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Relentless Ghanese priest’s culture shock

There might not be many Masters’ students like Jeffrey Amare, and the expression ‘there is more than meet’s the eye’ is certainly relevant here. With a degree in divinity, he's also a Protestant priest, author and founder of two churches - enough to suggest this is a man on a mission

»Studying African Studies outside of Africa, when you are Ghanese, African, is not as remarkable as it may seem« he explains.

Studying in Denmark means getting a better understanding of Africa through the eyes of the rest of the world. Jeffrey re-located to Copenhagen four years ago and explains that his choice for Denmark was mainly practical: his family just moved here. Thereby, the large amount of private schools in Ghana made studying in Denmark attractive from a financial perspective.

Scandinavian culture shock

What awaited Jeffrey Amare upon arrival in Denmark was not something that can be prepared for. Everything in Copenhagen was different from what he was used to in Ghana. He singles out Danish food and weather as the biggest differences, which is hardly surprising considering the geographic differences.

»What shocked me at University was students calling the teacher by name. Also, students raised their left, instead of right, hands in class. In my country, this is very disrespectful«.

He also complains that the hardest thing to get used to were the »unhappy people« ignoring each other in the streets, stores and in everyday social situations. Coming from Ghana, where he explains, you can engage in conversations with strangers on every street corner.

Today he appears to be more at ease with the Danish mentality and obvious cultural differences.

‘Unhappy’ Danes welcome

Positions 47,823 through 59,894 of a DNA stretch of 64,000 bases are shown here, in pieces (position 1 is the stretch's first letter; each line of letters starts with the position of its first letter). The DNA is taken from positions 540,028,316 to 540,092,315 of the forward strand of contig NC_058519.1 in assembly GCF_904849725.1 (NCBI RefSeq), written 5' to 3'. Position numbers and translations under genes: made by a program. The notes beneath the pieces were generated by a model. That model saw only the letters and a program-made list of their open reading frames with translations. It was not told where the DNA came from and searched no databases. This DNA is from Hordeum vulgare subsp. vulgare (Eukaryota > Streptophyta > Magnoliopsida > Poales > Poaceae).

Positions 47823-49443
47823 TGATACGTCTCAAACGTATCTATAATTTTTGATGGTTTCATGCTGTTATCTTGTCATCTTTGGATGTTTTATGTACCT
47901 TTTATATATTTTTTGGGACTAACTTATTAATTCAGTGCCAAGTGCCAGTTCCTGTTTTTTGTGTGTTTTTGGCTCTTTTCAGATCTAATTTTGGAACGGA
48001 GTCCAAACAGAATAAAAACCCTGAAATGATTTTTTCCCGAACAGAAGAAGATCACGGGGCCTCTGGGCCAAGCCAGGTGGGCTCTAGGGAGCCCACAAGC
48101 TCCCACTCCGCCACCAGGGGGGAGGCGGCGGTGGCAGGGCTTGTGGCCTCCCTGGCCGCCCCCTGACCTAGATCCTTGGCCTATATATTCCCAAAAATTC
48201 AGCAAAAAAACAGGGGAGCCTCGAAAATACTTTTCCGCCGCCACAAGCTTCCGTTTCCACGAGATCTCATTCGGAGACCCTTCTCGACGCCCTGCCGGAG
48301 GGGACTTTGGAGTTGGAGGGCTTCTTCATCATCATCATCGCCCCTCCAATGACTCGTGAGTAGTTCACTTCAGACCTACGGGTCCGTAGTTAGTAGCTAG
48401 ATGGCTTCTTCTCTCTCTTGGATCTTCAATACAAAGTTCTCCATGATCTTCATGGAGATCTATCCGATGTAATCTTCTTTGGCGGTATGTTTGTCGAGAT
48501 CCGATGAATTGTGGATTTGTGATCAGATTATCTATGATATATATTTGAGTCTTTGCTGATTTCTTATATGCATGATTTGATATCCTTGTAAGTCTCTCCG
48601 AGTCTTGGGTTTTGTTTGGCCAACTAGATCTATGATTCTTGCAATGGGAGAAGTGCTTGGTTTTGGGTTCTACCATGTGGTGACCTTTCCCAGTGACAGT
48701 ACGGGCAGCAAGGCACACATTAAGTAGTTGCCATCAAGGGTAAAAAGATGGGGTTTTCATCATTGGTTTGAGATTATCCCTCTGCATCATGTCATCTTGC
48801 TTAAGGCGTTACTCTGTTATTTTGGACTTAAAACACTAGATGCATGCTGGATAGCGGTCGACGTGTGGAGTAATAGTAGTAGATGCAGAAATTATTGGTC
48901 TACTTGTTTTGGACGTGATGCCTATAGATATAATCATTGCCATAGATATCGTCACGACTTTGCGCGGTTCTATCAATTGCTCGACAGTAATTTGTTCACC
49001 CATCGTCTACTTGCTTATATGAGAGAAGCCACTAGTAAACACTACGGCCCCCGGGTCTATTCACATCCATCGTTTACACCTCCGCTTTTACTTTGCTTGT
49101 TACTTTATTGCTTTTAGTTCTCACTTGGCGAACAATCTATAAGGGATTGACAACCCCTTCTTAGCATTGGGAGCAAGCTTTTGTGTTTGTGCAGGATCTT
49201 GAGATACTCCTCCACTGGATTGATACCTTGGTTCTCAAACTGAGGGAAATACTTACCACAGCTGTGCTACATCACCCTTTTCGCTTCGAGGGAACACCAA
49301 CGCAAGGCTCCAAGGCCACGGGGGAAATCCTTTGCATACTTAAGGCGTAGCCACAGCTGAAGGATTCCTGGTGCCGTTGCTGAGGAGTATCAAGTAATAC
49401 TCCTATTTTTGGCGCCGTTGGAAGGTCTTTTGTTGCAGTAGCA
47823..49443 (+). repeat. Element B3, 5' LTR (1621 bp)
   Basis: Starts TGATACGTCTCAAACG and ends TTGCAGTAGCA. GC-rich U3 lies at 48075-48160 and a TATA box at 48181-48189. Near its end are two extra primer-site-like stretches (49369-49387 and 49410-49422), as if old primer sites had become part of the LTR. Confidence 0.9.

Ever since Jeffrey was 14 years old, he claims that he always wanted to become a priest, using his profession to help as many people as he can and contribute to the development of his home in Ghana.

Being a priest in Ghana means being respected, as the church is leading the developing of Africa. The majority of the schools and hospitals in Ghana are funded under supervision of a priest, whilst projects are supported with money from the church and from private donations.

»The church would not misuse your money as the government would,« he says.

Jeffrey started a protestant so called ‘charismatic’ church in Denmark. This is apparently a cheerful and celebratory approach to religion, but does that suit the Danish ‘unhappy’ people? According to Jeffrey it does,

»Newcomers might be introverted at the start, but joy and happiness are contagious indeed«.

Dedication means social sacrifice

The future is full of big plans. Jeffrey wants to move back to Ghana after finishing his study. He wants to open churches and help the development in his country.

His ambitions in opening churches in Ghana will mean fulfilling his dream of setting-up a project for widows. According to him, there is not enough attention for Ghanese women who are completely on their own when they lose their partners. Furthermore, Jeffrey wants to open an orphanage and a hospital, his dreams are big but honourable.
Jeffrey’s answer when being asked how he will accomplish all of this is calmly stated,

»By sacrificing and dedicating. Sometimes this means sleeping only three hours at night, or not showing up for social activities and parties«.

Read more about Jeffrey’s church in Denmark here.

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